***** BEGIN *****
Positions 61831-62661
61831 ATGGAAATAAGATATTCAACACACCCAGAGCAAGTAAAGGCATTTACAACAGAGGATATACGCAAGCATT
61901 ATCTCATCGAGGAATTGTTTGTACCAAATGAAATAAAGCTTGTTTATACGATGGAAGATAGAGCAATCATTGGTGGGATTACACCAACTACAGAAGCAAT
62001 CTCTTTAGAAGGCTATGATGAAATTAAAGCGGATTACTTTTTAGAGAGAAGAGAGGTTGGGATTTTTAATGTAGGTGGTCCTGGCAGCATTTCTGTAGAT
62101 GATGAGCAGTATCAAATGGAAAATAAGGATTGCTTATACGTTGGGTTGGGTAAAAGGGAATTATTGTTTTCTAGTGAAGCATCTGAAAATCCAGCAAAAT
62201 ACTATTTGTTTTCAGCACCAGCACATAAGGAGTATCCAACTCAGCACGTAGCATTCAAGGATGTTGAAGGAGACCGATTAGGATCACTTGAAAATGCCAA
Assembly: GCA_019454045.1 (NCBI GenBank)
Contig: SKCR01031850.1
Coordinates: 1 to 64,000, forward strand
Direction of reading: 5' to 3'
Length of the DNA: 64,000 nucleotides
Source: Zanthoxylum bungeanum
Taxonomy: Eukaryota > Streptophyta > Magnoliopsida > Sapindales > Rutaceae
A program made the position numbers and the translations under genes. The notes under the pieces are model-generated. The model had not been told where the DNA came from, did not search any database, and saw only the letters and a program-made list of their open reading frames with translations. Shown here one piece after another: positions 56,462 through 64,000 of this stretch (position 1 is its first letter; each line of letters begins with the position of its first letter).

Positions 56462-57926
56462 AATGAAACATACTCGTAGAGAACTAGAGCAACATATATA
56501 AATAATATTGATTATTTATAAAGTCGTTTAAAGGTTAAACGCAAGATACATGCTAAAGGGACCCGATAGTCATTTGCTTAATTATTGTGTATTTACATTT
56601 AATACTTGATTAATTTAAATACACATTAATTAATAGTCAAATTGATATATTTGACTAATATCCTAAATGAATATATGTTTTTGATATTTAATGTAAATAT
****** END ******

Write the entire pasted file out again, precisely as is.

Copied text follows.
Positions 61831-62661
61831 ATGGAAATAAGATATTCAACACACCCAGAGCAAGTAAAGGCATTTACAACAGAGGATATACGCAAGCATT
61901 ATCTCATCGAGGAATTGTTTGTACCAAATGAAATAAAGCTTGTTTATACGATGGAAGATAGAGCAATCATTGGTGGGATTACACCAACTACAGAAGCAAT
62001 CTCTTTAGAAGGCTATGATGAAATTAAAGCGGATTACTTTTTAGAGAGAAGAGAGGTTGGGATTTTTAATGTAGGTGGTCCTGGCAGCATTTCTGTAGAT
62101 GATGAGCAGTATCAAATGGAAAATAAGGATTGCTTATACGTTGGGTTGGGTAAAAGGGAATTATTGTTTTCTAGTGAAGCATCTGAAAATCCAGCAAAAT
62201 ACTATTTGTTTTCAGCACCAGCACATAAGGAGTATCCAACTCAGCACGTAGCATTCAAGGATGTTGAAGGAGACCGATTAGGATCACTTGAAAATGCCAA
Assembly: GCA_019454045.1 (NCBI GenBank)
Contig: SKCR01031850.1
Coordinates: 1 to 64,000, forward strand
Direction of reading: 5' to 3'
Length of the DNA: 64,000 nucleotides
Source: Zanthoxylum bungeanum
Taxonomy: Eukaryota > Streptophyta > Magnoliopsida > Sapindales > Rutaceae
A program made the position numbers and the translations under genes. The notes under the pieces are model-generated. The model had not been told where the DNA came from, did not search any database, and saw only the letters and a program-made list of their open reading frames with translations. Shown here one piece after another: positions 56,462 through 64,000 of this stretch (position 1 is its first letter; each line of letters begins with the position of its first letter).

Positions 56462-57926
56462 AATGAAACATACTCGTAGAGAACTAGAGCAACATATATA
56501 AATAATATTGATTATTTATAAAGTCGTTTAAAGGTTAAACGCAAGATACATGCTAAAGGGACCCGATAGTCATTTGCTTAATTATTGTGTATTTACATTT
56601 AATACTTGATTAATTTAAATACACATTAATTAATAGTCAAATTGATATATTTGACTAATATCCTAAATGAATATATGTTTTTGATATTTAATGTAAATAT